Fashion Illustration is an important part of the process in designing your own fashions and garments or even working out how to sew a pattern. Problem is, not everybody can draw and yes, I know, I’ve taken beginner drawing classes before and they all say “everybody can draw” and that’s very true. However, the human body including draped and folded fabric are really not the easiest subjects to begin with if you are just starting out.
I was reading a post by Tulle and Tweed, which discussed the importance of being able to sketch your fashion and sewing projects and ideas and I agree wholeheartedly. It ignites the creative process, allows you to solidify and expand on anything you have dreamed up, or can even help to solve a problem you’ve had with putting things together. But, I noticed from the comments that many people were afraid to attempt illustrating since they were not artists and felt they could not draw. Present company included in this sentiment.
I’d love to be able to just quickly sketch out an idea and have it look realistic and fabulous, but, let’s face it, a wee bit of practice and instruction may be necessary for the non-artist. I just purchased a book that has been very helpful in this regard. It is “The Manga Artist’s Workbook” by Christopher Hart.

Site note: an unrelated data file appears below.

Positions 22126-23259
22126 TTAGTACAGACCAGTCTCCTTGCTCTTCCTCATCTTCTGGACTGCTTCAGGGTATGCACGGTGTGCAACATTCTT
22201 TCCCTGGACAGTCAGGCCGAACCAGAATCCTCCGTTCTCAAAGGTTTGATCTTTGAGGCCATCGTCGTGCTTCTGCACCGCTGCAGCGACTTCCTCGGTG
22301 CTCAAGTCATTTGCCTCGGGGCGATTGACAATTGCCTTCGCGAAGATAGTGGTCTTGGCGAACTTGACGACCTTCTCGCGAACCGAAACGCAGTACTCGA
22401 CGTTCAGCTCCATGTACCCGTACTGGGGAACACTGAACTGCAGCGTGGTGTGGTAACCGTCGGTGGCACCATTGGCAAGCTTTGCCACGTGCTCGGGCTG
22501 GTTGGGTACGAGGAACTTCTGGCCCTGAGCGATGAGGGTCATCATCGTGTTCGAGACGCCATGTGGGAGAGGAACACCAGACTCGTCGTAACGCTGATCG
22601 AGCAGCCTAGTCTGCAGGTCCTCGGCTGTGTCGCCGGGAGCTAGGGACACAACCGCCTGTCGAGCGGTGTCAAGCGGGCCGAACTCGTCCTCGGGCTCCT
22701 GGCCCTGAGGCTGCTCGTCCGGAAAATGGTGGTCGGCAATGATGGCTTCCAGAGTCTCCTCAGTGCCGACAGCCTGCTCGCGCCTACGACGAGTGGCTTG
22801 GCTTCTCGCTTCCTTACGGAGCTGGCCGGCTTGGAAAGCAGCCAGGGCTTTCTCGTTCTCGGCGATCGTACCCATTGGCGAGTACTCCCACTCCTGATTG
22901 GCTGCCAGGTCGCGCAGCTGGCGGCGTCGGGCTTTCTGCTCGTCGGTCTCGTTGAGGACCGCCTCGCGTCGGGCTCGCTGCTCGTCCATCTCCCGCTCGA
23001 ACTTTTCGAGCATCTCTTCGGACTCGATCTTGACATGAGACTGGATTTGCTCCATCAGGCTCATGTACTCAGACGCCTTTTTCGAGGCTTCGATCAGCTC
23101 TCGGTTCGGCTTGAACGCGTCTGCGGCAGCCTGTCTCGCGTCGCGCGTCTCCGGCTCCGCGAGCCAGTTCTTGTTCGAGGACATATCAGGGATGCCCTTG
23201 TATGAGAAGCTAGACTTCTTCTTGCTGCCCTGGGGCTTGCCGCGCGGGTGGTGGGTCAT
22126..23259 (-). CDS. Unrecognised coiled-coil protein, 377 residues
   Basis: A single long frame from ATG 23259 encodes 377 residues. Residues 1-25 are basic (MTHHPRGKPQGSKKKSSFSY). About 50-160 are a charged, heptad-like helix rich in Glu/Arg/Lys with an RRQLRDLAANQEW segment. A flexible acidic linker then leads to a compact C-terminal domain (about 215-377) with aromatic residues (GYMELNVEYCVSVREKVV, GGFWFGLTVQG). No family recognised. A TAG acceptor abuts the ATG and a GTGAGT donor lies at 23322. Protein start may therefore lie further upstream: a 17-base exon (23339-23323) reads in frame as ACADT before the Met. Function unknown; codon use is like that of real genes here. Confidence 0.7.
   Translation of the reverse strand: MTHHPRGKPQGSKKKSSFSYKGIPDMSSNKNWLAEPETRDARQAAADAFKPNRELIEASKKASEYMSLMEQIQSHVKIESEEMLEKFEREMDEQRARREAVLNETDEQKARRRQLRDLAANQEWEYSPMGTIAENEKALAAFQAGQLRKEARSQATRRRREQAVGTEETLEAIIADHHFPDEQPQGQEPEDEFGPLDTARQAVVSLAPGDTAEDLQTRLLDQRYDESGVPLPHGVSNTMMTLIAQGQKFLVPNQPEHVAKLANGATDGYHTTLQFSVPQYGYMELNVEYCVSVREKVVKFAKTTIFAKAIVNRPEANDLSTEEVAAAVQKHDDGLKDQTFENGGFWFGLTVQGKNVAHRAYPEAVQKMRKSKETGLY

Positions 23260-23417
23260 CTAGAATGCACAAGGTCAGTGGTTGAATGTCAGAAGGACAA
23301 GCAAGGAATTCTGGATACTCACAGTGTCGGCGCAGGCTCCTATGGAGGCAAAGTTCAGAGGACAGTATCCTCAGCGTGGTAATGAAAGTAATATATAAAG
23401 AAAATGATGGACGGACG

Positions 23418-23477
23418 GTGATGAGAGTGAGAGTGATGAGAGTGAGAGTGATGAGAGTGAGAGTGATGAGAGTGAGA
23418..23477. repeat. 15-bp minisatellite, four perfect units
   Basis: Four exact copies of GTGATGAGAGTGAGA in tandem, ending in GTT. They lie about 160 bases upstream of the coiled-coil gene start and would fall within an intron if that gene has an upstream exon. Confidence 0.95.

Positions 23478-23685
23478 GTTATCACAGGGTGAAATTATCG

It is an instruction book, sketchbook and tracing book all in one. And it is small enough to pack into any size bag to tote along with you, so you always have it should inspiration strike. It is really a guide on how to draw Manga characters, but the basic techniques are the same for fashion illustration and figures.
There are sections for how to draw the head, face and hair and sections on how to draw the body in various positions and stances, including proportion and angles.
These figures are called croquis in fashion illustration. The end of the book shows clothed characters and how to illustrate garments on your figure.
Included are blank graphed pages so that you can try your hand at what you’ve just learned, using the squares of the graph paper to help you plot out the image. As well, Tracing paper is overlain on some pages so that you can trace the image or even use the page as a guide and draw clothing or accessories over the image.
I also customized my copy of the book. I added copies of figures and poses and clothing from other sources on some of the blank graphed pages in order to copy these for practice and use them as a starting point for ideas. The following illustrations were taken from The Encyclopedia of Fashion Illustration Techniques by Carol A. Nunnelly and added to the sketchbook.
In addition to this, I added some tracing paper overlays to pages that did not have any, so that I could either trace the image or add my clothing ideas over top of the image.
I am much more confident now in trying my hand at fashion illustration and figure drawing with the help of this book. I can still use it like a sketchbook to illustrate ideas but I also have all these guidelines, instructions and tools included, so that I don’t feel too intimidated to go ahead and begin drawing, sketching and illustrating.